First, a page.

New open source machine learning from Alibaba and Netflix, mimicking animal vision, and more open source news

New machine learning from Alibaba and Netflix, mimicking animal vision, and more open source news

Catch up on the biggest open source headlines from the past two weeks.

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In this edition of our open source news roundup, we take a look an open source election auditing tool, new open source from Alibaba and Netflix, mimicking animal vision, and more!

Alibaba and Netflix share machine learning and data science software

Two companies at the forefront of machine learning and data science have just released some of their tools under open source licenses.

Chinese ecommerce giant Alibaba just open sourced the algorithm libraries for its Alink platform. The algorithms "are essential to support machine learning tasks such as online product recommendations and smart customer services." According to Jia Yangqing, president of Alibaba Cloud, Alink is a good fit for "developers seeking big data and machine-learning tools." You can find the source code for Alink (which is under an Apache 2.0 license) on GitHub, with documentation in both Chinese and English.

Not to be outdone, streaming service Netflix just released its Metaflow Python library under an Apache 2.0 license. Metaflow enables data scientists to "see early on whether a prototyped model would fail in production, allowing them to fix whatever the issue was". It also works with a number of Python data science libraries, like SciKit Learn, Pytorch, and Tensorflow. You can grab Metaflow's code from its GitHub repository or learn more about it at the Metaflow website.

Open source software to mimic animal vision

Have you ever wondered how your dog or cat sees the world? Thanks to work by researchers at the University of Exeter in the UK and Australia's University of Queensland, you can find out. The team just released software that allows humans to see the world as animals do.

Called micaToolbox, the software can interpret digital photos and process images of various environments by mimicking the limitations of animal vision. Anyone with a camera, a computer, or smartphone can use the software without knowing how to code. But micaToolbox isn't just a novelty. It's a serious scientific tool that can help "help biologists better understand a variety of animal behaviors, including mating systems, distance-dependent signalling and mimicry." And, according to researcher Jolyon Troscianko, the software can help identify "how an animal's camouflage works so that we can manage our land to protect certain species."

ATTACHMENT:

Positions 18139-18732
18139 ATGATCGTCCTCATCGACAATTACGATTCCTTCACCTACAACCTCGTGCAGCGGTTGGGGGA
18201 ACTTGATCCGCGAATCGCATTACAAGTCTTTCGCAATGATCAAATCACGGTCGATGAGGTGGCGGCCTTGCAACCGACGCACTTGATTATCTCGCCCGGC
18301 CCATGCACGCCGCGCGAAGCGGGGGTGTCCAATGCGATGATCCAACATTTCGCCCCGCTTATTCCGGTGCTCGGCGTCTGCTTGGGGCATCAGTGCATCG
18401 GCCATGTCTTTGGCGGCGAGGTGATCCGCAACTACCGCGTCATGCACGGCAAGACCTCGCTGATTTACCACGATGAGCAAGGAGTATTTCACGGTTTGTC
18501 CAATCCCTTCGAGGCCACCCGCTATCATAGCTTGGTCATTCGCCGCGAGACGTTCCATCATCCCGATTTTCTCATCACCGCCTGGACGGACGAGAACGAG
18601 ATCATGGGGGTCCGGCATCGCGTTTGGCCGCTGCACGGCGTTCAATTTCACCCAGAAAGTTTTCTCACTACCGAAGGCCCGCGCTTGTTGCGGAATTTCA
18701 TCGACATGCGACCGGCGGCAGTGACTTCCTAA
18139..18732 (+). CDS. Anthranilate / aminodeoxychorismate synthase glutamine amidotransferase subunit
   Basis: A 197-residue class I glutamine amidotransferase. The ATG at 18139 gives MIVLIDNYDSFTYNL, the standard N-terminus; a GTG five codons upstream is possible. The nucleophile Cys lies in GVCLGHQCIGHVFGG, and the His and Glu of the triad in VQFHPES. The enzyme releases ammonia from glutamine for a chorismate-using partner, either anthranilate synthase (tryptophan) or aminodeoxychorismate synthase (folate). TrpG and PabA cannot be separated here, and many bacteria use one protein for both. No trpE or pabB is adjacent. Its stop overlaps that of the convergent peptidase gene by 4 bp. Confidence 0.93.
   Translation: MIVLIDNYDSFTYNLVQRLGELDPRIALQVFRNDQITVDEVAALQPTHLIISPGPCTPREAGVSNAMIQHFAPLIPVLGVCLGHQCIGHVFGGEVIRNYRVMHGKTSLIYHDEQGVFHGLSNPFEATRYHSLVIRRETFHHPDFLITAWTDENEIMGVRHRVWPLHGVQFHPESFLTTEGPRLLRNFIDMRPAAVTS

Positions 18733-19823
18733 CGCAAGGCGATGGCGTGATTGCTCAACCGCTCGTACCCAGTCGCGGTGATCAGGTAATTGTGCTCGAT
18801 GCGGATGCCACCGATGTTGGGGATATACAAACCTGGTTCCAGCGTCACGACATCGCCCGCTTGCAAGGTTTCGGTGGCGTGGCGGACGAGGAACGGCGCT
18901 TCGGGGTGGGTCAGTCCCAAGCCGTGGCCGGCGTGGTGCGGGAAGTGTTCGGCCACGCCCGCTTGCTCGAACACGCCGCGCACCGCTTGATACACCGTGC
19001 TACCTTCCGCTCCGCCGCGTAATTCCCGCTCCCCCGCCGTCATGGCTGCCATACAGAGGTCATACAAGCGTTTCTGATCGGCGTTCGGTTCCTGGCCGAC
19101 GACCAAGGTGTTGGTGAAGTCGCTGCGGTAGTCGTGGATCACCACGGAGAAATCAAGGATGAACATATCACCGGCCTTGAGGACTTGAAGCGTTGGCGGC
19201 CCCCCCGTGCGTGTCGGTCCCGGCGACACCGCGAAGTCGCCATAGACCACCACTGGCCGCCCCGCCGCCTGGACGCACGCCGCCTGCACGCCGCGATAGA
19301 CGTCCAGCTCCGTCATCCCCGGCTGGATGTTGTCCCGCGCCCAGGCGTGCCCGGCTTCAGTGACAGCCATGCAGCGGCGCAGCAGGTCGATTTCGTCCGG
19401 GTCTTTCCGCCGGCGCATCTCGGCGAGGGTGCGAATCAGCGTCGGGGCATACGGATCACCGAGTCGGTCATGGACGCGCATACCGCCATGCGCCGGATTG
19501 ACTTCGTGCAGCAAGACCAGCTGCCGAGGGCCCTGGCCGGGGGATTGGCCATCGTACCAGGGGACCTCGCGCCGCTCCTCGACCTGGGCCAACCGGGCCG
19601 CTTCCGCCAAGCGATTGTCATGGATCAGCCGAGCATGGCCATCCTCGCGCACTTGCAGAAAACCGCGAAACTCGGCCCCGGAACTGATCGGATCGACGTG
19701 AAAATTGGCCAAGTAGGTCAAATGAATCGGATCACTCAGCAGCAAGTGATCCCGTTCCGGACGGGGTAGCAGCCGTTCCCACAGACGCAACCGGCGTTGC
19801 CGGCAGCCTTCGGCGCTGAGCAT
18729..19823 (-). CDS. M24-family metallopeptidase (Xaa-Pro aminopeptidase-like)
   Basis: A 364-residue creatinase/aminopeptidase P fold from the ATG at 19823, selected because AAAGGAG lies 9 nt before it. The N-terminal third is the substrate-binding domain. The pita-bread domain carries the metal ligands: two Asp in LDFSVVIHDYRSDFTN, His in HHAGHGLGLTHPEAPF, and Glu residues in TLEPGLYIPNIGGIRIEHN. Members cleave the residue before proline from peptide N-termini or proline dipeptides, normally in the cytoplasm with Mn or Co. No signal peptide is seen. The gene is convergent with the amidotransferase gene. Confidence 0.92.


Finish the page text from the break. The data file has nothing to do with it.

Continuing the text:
You can download micaBox or browse its source code on GitHub.

New tool for post-election auditing

More and more aspects of our lives and institutions are being automated. With that comes an increased danger of systems breaking down or malicious someones tampering with those systems. Open source gives us an opportunity to look at exactly how the automation works.

Elections, in particular, are increasingly vulnerable. To combat election tampering, the US Cybersecurity and Infrastructure Security Agency (CISA) has joined forces with the non-profit organization VotingWorks to create a web-based application for auditing ballots.

Called Arlo, the application is designed to ensure that "elections are secure, resilient, and transparent," said CISA's director Chris Krebs. Arlo works with a range of automated voting systems to help "officials compare audited votes to tabulated votes, and providing monitoring & reporting capabilities." Arlo was used to verify the results of recent state and local elections and is being further field-tested in the states of Georgia, Michigan, Missouri, Ohio, Pennsylvania, and Virginia.

Arlo's source code, released under an AGPL-3.0 license, is available on GitHub.

Royal Navy debuts open source application development kit

Consistency across user interfaces is key to a successful set of applications and services. The UK's Royal Navy understands the importance of this and has released the open source NELSON standards toolkit to help its developers and suppliers "save time and give users a consistent experience."

Named after the legendary British admiral, NELSON is intended to "maintain high visual consistency and user-experience quality across the different applications developed or subcontracted by the Royal Navy." The toolkit consists of a set of components including visual styles, typographic elements, forms, elements like buttons and checkboxes, and notifications.

NELSON has its own GitHub repository, from which the Royal Navy encourages developers to make pull requests.

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That idiot Scott Nesbitt ...
Scott Nesbitt - I'm a long-time user of free/open source software, and write various things for both fun and profit. I don't take myself all that seriously and I do all of my own stunts. You can find me at these fine establishments on the web: The Plain Text Project, Open Source Musings, The...